Whilst working at a community reuse centre this TreeHugger use to go into schools to educate kids on water, energy, waste, and biodiversity by helping them prepare their own 'EcoSnapShot' of their school. In our briefing on waste we asked kids where stuff came from, and where it went to. As they answered we'd pull out a model tree, factory, etc, and line up the linear Take-Make-Waste system that drives our economy.
Annie Leonard uses a strikingly similar approach in her The Story Of Stuff video to discuss extraction, production, distribution, consumption and disposal. Except she draws upon the excellent animation skills of Free Range Studios, known for their previous iconic, socially-minded, web-based films such as The Meatrix" and Grocery Store Wars.
Released in the past couple of weeks to coincide with Christmas holiday season, during which Americans are predicted to spent $474.5 billion, the 20 minute movie also asks viewers to dwell on how their stuff gets to them, and whence it will go (noting that 99% of all product purchases head to the landfill within 6 months of being bought.)This energetic and engaging movie covers so much ground in such a short space of time your head might spin a bit. But Annie, with 20 years of background in the field, explains elaborate concepts so well that even kids will benefit from a viewing. Annie as Coordinator of the Funders Workgroup for Sustainable Production and Consumption, pulls no punches, she rattles the cage, and calls a spade a spade, to mix a few metaphors! Grab a fair-traded, organic-grown egg nog and sit down to watch it yourself. Entertainment and education in the one package.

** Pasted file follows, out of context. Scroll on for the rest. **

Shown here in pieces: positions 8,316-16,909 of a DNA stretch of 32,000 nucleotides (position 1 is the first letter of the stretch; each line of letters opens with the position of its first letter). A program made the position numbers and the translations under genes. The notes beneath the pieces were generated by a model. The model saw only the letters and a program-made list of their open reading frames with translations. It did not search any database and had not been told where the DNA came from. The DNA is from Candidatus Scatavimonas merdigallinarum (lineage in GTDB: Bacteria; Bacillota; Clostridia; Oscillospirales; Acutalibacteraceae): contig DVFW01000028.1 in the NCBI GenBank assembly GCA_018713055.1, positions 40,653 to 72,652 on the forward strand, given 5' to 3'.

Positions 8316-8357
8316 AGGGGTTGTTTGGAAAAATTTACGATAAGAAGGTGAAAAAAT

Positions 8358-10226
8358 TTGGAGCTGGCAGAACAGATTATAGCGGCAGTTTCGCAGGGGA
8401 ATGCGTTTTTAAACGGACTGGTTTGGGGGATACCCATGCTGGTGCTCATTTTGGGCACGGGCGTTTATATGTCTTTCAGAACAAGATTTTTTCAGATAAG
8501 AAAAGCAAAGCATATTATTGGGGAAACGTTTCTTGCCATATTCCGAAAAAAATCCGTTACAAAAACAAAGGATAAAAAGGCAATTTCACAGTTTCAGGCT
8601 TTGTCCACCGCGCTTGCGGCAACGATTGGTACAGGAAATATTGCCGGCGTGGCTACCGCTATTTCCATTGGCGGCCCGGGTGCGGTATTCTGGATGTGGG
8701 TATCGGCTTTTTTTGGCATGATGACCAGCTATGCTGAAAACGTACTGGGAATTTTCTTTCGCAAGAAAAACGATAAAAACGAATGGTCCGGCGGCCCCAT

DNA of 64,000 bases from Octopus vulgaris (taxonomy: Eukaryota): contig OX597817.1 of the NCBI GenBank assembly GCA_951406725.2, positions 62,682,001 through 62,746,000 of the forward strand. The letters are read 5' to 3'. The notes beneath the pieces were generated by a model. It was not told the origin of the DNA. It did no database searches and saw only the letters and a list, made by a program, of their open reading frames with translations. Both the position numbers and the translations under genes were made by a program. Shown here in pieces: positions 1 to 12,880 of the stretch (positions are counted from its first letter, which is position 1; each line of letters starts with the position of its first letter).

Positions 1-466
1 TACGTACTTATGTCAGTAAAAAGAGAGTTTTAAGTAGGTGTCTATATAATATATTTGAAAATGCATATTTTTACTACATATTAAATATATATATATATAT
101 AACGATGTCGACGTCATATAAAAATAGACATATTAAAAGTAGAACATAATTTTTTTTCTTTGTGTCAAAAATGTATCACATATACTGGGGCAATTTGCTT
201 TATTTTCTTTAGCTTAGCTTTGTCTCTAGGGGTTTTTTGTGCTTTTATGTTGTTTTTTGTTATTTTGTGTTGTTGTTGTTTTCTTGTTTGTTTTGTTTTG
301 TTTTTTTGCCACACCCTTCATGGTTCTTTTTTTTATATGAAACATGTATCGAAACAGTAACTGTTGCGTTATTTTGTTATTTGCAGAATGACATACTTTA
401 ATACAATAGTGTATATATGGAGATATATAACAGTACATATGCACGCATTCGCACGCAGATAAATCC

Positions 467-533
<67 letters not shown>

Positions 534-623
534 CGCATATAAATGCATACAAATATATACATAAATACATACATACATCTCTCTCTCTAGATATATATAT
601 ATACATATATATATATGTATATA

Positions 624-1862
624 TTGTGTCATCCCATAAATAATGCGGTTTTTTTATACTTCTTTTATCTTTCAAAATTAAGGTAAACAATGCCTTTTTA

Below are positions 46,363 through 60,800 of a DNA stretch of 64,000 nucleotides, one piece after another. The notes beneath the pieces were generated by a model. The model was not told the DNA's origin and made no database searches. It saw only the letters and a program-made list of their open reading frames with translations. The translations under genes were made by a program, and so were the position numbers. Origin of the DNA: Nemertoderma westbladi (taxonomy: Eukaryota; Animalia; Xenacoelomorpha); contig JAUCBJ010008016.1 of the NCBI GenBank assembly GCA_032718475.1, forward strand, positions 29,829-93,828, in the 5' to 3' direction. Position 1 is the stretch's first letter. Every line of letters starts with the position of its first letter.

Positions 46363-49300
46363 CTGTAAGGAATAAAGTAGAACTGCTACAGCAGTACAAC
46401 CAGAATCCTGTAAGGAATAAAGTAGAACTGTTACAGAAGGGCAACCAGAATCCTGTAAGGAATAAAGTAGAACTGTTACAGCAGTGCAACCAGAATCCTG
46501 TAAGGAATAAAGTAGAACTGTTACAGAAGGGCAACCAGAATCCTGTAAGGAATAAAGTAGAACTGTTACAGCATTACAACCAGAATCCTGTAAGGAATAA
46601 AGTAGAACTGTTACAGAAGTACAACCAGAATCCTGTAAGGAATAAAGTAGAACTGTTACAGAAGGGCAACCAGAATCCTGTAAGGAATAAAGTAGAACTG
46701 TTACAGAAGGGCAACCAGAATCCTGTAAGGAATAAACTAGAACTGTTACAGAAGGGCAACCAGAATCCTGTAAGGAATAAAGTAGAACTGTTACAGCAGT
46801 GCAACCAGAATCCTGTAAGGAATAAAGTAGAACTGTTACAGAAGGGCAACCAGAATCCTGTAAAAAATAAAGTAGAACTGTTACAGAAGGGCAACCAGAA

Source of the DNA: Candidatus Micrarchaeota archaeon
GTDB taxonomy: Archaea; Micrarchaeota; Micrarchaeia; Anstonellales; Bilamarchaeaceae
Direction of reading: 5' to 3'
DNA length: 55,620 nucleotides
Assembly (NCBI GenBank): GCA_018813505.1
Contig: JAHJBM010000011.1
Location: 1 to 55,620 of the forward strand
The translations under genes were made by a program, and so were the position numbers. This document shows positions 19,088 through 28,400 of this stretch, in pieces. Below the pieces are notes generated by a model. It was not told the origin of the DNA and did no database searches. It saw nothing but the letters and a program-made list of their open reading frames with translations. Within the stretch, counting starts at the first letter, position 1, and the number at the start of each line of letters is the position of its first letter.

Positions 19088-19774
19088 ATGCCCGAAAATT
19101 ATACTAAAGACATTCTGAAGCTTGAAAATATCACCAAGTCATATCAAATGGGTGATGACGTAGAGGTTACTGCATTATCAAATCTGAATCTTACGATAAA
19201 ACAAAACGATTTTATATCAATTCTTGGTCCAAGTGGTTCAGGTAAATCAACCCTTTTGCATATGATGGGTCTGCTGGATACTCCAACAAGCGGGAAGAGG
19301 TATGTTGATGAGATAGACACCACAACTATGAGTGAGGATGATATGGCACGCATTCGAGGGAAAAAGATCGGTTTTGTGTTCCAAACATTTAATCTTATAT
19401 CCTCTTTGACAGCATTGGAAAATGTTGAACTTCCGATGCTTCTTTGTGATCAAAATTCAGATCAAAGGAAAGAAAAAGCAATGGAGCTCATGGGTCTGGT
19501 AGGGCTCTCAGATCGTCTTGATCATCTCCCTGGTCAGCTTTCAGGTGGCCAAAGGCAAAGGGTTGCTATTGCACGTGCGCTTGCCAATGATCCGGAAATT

And when you're done, delve into the website, which is laded with fact sheets, an annotated script, a glossary, a reading list, and also a list of Non-Governmental Organisations (NGOs) working to improve the model. Our sister site, Planet Green, have excerpted, from the 'stuff' site, a checklist of 10 useful actions that viewers can under undertake. ::The Story Of Stuff, as previously noted in our own Blog Love
See also the great little book: Stuff: The Secret Lives of Everday Things.